At 0616, Third comes and Mini knows to leave.

But, at 0636 (it was a big fish!), Mini is back up at the table wanting more. Good for Mini. He missed out on the next small fish at 0922.

Just look at Dmitri’s storklet!

The second Red-tail hawklet at the Bald Eagle nest is alive!

‘H’ report on Severna is great for today: “At the earlier feedings the chicks were well fed. Oscar brought a whole fish at 1536, and seemed to want Olivia to show up to feed, so he waited.  Eventually he began to feed at 1542.  OMG, it was like pulling teeth, what a slow (or reluctant) feeder. At one point Big got impatient and grabbed the fish and attempted to self feed.  Oscar took the fish back after a couple of minutes and continued to feed.  While Oscar was still feeding, Olivia landed with a whole fish, and both parents were feeding for a few minutes.  At 1711, while Olivia was still feeding, Oscar landed with another whole fish.  So, the siblings literally had a fish feast from 1542 to 1740.” Isn’t this fantastic news?! This nest really deserves a break.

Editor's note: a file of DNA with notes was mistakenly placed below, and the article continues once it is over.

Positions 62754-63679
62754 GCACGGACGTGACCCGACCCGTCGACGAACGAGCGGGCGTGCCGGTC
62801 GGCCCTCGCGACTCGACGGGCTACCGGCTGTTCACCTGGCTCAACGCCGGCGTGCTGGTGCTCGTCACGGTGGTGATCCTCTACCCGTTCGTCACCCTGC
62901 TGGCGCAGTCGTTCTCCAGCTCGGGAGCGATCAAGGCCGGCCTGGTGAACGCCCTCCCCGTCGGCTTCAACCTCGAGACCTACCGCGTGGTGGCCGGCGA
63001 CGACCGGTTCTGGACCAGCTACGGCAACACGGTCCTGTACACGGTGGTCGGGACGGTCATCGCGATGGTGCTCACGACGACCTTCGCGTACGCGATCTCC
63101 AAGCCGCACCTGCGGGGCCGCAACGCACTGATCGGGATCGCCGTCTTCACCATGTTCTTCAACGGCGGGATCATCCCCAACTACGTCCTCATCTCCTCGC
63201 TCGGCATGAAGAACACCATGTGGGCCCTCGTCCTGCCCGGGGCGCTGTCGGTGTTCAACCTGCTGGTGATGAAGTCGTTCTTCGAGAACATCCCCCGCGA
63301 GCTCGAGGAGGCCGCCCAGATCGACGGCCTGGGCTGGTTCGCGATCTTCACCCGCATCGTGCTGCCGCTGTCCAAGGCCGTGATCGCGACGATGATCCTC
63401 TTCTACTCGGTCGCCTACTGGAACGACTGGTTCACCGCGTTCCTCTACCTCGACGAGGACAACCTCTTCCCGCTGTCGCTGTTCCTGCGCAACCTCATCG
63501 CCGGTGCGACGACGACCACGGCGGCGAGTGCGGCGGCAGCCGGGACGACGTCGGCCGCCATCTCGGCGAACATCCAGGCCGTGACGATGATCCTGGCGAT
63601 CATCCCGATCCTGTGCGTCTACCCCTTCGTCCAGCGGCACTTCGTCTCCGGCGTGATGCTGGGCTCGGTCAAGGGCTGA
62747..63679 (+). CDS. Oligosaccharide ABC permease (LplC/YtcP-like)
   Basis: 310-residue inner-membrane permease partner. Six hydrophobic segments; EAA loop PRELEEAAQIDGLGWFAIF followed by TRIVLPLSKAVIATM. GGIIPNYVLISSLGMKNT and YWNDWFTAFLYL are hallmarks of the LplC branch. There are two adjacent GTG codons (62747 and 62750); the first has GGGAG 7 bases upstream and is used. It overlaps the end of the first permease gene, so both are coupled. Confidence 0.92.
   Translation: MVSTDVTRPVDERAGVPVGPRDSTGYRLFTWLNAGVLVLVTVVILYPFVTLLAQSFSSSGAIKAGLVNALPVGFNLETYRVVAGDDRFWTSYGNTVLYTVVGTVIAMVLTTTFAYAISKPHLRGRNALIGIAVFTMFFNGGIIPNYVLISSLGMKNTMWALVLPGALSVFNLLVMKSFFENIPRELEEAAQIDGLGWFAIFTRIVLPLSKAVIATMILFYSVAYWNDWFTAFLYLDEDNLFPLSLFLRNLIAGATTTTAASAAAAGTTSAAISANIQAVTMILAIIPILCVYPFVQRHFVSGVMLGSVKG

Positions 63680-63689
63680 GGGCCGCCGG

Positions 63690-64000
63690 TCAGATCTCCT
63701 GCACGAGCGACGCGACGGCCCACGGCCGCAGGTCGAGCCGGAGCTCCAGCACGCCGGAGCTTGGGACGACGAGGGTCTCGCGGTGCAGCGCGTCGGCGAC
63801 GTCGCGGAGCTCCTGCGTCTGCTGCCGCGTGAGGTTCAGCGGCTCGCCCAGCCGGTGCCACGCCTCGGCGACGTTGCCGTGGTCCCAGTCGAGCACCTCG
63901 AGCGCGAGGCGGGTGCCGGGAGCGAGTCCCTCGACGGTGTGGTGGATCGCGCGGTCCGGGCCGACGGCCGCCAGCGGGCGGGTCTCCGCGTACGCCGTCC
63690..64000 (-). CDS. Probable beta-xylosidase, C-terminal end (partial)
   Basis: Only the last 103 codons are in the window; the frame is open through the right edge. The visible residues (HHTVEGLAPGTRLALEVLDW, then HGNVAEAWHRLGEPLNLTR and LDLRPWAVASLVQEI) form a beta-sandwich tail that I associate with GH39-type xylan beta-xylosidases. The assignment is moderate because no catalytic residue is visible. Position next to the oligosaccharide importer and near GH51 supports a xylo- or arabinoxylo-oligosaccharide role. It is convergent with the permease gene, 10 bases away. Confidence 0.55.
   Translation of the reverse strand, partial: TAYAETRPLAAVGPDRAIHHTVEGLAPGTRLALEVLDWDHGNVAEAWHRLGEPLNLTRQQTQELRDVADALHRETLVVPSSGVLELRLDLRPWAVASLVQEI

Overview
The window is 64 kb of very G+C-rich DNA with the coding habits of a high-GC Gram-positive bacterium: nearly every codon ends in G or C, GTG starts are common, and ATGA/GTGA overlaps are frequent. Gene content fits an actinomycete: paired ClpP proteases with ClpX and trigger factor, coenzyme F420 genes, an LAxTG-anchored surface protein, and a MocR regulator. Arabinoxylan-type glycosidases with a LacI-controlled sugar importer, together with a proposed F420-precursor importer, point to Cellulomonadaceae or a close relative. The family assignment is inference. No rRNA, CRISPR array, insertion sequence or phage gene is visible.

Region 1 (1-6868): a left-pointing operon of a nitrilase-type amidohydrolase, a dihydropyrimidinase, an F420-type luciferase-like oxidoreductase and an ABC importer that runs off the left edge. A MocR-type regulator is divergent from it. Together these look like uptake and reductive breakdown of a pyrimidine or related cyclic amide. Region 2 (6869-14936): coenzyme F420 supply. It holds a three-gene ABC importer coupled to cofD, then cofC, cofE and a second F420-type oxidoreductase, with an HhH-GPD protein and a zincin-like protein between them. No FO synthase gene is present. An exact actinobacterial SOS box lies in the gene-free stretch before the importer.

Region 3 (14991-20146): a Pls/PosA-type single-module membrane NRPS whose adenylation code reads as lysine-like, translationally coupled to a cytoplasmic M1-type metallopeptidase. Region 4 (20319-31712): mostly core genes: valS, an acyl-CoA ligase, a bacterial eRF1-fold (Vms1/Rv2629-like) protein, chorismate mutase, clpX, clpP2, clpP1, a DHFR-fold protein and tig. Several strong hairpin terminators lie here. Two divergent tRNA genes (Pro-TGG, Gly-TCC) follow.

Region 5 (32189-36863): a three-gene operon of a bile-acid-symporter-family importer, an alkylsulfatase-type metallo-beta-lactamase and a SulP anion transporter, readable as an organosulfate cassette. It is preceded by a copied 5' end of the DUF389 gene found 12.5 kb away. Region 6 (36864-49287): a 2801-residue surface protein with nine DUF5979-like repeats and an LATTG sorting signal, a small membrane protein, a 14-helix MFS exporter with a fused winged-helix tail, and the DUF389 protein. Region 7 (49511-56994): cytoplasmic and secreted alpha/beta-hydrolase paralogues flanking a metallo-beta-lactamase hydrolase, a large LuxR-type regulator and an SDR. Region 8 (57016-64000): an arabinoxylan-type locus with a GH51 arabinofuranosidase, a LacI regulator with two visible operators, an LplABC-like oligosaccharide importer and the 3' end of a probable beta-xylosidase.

At Patuxent 2, ‘H’ reports: “Feeding at 1050 was peaceful and all ended up with good crops.  Big beaked Little after the feeding, I believe simply because it wanted to head in a certain direction and Little was in the way.  They hardly have any room to get around each other in that deep, narrow bowl.”

The Dahlgren nest appears to be harmonious while there is still trouble with the third hatch, Little, at the Forsythe Nest, and Mini. Because there are four -like Patchogue – we are paying particular attention to the Forysthe nest.

‘H’ reports on Forsythe:

Feeding 0623 to 0641, partial fish: Same general scenario, lined up [2,1,4,3], Little beaked Mini a couple of different times.  Big beaked Little after one of those times, and Big even gave Middle a couple of bonks, but I don’t know why.  Total bites for Mini = 2.